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Reconciling the differences between top-down and bottom-up estimates of nitrous oxide emissions for the US corn belt

Griffis, T. J., Lee, X., Baker, J. M., Russelle, M. P., Zhang, X., Venterea, R., Millet, D. B.
Global biogeochemical cycles 2013 v.27 no.3 pp. 746
Zea mays, climate change, crop production, cropland, ecosystems, fertilizer application, greenhouse gas emissions, greenhouse gases, landscapes, nitrogen, nitrogen fertilizers, nitrous oxide, Corn Belt region, Midwestern United States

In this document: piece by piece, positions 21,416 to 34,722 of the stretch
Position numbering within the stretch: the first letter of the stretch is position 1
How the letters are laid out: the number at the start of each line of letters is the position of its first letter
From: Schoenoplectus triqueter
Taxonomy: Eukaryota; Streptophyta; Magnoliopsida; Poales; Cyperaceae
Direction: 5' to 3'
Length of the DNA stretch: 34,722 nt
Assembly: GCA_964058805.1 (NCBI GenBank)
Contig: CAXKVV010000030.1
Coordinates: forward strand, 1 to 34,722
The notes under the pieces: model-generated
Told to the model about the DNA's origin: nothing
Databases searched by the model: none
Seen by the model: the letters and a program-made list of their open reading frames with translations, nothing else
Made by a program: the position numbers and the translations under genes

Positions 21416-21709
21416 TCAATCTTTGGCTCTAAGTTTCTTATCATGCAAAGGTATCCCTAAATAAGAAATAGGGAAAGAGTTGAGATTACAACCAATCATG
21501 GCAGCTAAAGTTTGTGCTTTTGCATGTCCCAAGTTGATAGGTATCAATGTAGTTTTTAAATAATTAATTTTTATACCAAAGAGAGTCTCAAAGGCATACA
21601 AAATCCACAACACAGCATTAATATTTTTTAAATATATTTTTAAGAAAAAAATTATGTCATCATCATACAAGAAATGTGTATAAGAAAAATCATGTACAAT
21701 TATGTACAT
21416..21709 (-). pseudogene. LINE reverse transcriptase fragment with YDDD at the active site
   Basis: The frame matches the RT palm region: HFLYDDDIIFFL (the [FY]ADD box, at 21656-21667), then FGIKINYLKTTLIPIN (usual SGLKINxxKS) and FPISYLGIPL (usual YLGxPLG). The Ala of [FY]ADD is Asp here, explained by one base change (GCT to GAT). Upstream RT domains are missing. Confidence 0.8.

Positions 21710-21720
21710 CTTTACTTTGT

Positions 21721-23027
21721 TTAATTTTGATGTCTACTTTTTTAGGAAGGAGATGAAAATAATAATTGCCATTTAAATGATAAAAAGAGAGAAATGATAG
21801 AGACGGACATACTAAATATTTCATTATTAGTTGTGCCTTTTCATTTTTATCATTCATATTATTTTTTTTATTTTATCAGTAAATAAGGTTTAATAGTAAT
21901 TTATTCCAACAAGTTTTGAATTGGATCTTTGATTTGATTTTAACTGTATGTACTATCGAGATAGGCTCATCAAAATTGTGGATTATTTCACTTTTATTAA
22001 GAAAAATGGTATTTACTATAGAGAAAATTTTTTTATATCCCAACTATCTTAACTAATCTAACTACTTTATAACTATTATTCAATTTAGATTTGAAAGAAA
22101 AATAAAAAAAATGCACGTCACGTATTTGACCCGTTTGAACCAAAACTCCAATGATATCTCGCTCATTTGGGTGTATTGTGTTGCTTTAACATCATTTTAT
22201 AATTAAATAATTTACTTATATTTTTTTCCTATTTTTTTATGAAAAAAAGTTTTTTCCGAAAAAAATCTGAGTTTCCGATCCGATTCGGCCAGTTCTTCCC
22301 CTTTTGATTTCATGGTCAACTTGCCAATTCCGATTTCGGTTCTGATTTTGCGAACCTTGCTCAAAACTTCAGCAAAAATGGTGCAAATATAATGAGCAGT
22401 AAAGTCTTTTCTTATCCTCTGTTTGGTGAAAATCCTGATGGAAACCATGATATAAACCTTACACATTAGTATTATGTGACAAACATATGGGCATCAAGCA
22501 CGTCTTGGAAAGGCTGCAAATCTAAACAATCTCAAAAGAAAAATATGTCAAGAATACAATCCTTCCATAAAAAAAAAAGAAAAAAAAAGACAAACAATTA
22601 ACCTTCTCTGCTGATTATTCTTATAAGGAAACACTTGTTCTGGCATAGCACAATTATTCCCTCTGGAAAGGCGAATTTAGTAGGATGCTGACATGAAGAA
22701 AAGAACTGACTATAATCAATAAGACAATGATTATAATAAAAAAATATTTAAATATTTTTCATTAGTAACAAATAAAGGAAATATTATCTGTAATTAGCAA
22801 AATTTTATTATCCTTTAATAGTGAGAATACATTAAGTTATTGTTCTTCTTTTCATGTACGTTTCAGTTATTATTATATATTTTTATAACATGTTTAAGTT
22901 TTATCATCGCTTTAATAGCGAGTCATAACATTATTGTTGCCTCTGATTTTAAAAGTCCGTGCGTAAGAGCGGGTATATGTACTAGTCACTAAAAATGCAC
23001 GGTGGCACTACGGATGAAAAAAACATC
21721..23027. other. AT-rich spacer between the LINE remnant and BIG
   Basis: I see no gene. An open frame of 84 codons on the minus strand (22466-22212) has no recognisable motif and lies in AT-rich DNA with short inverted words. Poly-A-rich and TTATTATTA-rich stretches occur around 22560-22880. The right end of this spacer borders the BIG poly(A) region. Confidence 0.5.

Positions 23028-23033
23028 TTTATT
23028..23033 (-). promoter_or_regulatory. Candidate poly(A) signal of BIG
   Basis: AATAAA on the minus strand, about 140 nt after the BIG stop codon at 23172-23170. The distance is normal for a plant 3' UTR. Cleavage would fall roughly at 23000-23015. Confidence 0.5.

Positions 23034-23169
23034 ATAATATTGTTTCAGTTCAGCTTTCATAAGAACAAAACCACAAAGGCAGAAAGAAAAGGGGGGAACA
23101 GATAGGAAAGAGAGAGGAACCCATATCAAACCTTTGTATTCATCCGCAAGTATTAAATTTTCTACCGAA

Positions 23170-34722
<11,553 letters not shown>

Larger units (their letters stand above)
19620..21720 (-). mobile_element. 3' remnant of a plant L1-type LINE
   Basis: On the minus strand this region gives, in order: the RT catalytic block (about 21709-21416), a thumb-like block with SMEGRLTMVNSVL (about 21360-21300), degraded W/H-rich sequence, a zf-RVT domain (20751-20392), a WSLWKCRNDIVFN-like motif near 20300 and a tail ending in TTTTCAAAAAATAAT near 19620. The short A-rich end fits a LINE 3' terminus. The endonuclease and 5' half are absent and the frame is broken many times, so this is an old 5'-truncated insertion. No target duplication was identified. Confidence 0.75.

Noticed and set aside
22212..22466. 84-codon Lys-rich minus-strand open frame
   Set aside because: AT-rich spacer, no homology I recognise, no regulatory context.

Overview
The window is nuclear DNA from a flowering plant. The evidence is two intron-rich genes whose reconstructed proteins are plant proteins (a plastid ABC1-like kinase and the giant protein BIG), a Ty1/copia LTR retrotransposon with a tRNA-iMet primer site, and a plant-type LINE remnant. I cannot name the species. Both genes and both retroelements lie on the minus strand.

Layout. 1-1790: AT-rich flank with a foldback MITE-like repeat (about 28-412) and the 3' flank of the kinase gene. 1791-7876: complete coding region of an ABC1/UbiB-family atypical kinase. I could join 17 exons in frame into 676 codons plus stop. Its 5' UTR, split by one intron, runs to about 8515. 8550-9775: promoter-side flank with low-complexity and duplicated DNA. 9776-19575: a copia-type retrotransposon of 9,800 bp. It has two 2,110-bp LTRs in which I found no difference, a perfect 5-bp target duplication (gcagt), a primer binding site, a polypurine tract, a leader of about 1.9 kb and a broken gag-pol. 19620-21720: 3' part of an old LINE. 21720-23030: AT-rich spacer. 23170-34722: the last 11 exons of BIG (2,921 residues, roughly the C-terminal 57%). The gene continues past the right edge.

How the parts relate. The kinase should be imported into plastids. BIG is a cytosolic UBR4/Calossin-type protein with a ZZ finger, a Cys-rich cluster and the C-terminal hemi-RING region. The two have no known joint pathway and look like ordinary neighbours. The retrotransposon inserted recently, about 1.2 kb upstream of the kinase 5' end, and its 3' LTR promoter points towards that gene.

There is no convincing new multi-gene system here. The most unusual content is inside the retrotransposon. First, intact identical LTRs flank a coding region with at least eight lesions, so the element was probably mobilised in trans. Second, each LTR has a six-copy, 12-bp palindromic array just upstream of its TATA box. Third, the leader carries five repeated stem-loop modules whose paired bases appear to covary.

Cropland is the dominant source of nitrous oxide (N2O), an important greenhouse gas and an ozone-depleting substance. Estimates of this source category continue to suffer from large uncertainties, hampering agricultural mitigation efforts. According to the IPCC (Inter-governmental Panel on Climate Change) studies, between 0.75 and 2% of the nitrogen (N) added to the various components of a cropland ecosystem escapes to the atmosphere in the form of N2O. However, consideration of the global N budget suggests a much higher emission factor (EF) of 3.8 to 5.1% (ref 5, 6). Here we use high-precision, continuous N2O concentration measurements on a tall tower to show that the global “top-down” EF is more appropriate for the United States Corn Belt, a vast region spanning the US Midwest that is dominated by intensive N inputs to support corn cultivation. These measurements are combined with atmospheric boundary layer methods to derive a regional N2O flux. Our results show that agricultural sources in the Corn Belt released 420 ± 50 Gg N (mean ± 1standard deviation; 1Gg = 109 g) in 2010, in closer agreement with the estimate of 350 ± 50 Gg N using the top-down EF, and 80% larger than the bottom-up estimate based on the IPCC EFs (230 ± 180 Gg N). The large difference between the tall-tower measurement and the bottom-up estimate implies the existence of N2O emission hot spots or missing sources within the landscape that are not fully accounted for in the IPCC and other bottom-up emission inventories.